Nineteen years after the PC government of Pat Binns brought in a moratorium on new high-capacity irrigation wells, the P.E.I. government of Dennis King signalled Thursday that moratorium will soon come to an end.
P.E.I.'s much-debated new Water Act and accompanying water withdrawal regulations will come into effect next Wednesday, June 16, a written release issued Thursday by the province said.
On Thursday, the province unveiled new regulations under the act which would end the moratorium once they come into effect. Those regulations can only be enacted by cabinet 90 days after they've been delivered to the province's standing committee on natural resources — which received them Thursday.
"Our intentions are very, very much to protect water on P.E.I. so it's there for absolutely everybody, but we finally have a fairness lens on how water is accessed," said Steven Myers, P.E.I.'s environment minister.
The major change is that the blanket moratorium on high-capacity wells is being replaced — farmers can now apply to government for access to water. Applications will be assessed case by case, based on the health of local watersheds and farmers' drought contingency plans, Myers said.
Then "a decision would be made in the department based strictly on science," Myers said.
This year, for instance, Myers points out there has been lots of rain and P.E.I.'s groundwater has been recharged, but if water gets below a preset level, farmers will have to use their drought contingency plan, which may involve turning off irrigation.
For 19 years, successive P.E.I. governments — including the King government — said they needed more research before deciding what to do with the moratorium.
No new wells this summer
During the spring sitting of the legislature, the standing committee on natural resources and environmental sustainability provided seven recommendations to government. Myers said government is responding to each of them, including the development of a sustainable irrigation strategy. When the sustainable irrigation strategy is drafted it will be made public, he said.
"A sustainable irrigation strategy will be developed taking into account that each watershed is unique and for that reason a 'one size fits all' approach will not work across the province," said Myers in the written release.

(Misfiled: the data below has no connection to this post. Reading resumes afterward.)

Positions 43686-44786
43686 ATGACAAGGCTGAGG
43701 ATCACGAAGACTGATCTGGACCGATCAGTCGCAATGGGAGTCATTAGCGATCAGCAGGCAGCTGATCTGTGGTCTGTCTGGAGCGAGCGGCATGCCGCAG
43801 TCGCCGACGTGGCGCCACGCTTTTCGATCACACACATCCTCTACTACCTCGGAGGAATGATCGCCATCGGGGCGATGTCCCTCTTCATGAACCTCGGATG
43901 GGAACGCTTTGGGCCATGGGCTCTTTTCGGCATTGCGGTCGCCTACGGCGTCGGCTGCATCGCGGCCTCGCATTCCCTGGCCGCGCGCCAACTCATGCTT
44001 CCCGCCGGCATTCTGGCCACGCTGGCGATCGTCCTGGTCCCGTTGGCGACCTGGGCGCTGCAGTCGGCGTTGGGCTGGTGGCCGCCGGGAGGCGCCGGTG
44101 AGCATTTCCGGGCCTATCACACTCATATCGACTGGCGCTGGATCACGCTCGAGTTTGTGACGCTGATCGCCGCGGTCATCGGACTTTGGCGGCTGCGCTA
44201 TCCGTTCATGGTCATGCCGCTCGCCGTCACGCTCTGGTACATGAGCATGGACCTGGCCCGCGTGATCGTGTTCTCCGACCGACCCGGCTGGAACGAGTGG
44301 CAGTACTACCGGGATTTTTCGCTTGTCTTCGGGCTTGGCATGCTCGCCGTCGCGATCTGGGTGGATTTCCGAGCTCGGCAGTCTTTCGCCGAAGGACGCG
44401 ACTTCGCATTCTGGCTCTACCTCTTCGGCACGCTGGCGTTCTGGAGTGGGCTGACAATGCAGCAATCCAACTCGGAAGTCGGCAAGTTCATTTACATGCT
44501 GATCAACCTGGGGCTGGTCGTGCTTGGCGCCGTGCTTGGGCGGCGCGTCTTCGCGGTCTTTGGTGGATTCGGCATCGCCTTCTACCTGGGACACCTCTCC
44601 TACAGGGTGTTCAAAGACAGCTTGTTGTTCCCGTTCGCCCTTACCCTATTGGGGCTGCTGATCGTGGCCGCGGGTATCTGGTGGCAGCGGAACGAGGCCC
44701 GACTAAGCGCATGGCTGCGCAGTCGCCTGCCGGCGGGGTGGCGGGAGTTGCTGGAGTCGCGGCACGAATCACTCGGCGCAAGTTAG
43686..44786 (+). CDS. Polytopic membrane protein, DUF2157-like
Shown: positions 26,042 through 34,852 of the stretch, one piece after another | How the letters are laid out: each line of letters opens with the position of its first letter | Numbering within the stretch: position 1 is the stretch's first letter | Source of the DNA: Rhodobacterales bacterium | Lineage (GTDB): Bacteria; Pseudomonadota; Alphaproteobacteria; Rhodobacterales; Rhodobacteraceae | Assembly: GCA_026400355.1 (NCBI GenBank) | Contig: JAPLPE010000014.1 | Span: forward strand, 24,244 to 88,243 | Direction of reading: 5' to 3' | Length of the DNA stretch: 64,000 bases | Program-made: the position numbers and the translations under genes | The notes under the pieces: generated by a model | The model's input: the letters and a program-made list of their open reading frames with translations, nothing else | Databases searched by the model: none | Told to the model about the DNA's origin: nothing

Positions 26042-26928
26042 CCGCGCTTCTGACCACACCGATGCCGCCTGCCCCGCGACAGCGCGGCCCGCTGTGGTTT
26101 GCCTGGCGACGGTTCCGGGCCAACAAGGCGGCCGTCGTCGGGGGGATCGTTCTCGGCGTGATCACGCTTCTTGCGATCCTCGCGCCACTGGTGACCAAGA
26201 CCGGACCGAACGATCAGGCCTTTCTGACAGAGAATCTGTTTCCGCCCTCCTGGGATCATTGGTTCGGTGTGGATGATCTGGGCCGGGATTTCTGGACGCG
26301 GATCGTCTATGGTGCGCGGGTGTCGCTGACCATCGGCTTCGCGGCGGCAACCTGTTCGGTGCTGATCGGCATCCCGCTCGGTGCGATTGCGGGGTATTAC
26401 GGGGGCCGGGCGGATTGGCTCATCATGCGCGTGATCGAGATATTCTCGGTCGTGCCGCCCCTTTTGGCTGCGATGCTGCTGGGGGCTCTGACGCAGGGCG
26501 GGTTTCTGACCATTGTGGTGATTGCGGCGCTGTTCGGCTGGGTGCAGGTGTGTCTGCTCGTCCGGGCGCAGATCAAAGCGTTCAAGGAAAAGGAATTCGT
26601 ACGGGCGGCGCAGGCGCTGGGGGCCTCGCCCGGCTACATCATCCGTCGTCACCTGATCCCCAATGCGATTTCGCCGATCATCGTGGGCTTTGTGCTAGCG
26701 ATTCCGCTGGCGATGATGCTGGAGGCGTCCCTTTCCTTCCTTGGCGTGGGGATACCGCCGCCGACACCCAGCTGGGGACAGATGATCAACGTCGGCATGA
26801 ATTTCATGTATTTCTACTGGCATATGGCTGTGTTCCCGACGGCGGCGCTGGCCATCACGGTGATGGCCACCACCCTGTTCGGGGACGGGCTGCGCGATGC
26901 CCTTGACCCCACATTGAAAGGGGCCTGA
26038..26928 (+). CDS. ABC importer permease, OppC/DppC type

"The sustainable irrigation strategy will also have requirements for soil health and the agriculture industry will be required to follow sustainable soil health practices."
Applications for wells can start 90 days after the act comes into effect, which will be in September. That means farmers will not have access to any new high-capacity wells this growing season.
'Should not be rushed'
Removing the moratorium on high-capacity wells "is a monumental decision that will affect future Islanders for generations to come," noted Opposition environment critic Hannah Bell in a written release.
"Developing a sustainable irrigation strategy that properly protects our water resources is crucial to the success of this act. This will be a major undertaking that should not be rushed," she added. Bell said she wants a commitment from government the moratorium will not be lifted until a solid irrigation strategy is in place.
The P.E.I. Certified Organic Producers Co-operative expressed surprise that the government will be ending its moratorium on drilling new high-capacity wells for irrigation.
"Although the PEICOPC has publicly stated the moratorium has been ineffective in protecting our groundwater resource, its lifting, in the absence of a clear, practical and comprehensive agricultural water use strategy is very concerning," the organization said.
"With this announcement comes a new urgency to begin this critical work."
The P.E.I. Potato Board called the announcement "welcome news," and "forward thinking," saying it "means our local family farms will have another option to help them handle future drought while producing food for those on and off the Island.
"This lack of access to water has been a consistent strain on Island farming families, and the change will help supplement natural rainfall, if needed."
The board added supplemental irrigation is just one tool that will help Island potato farms become more sustainable, along with reduced tillage, crop diversification, cover cropping, adoption of new varieties and improving soil health.
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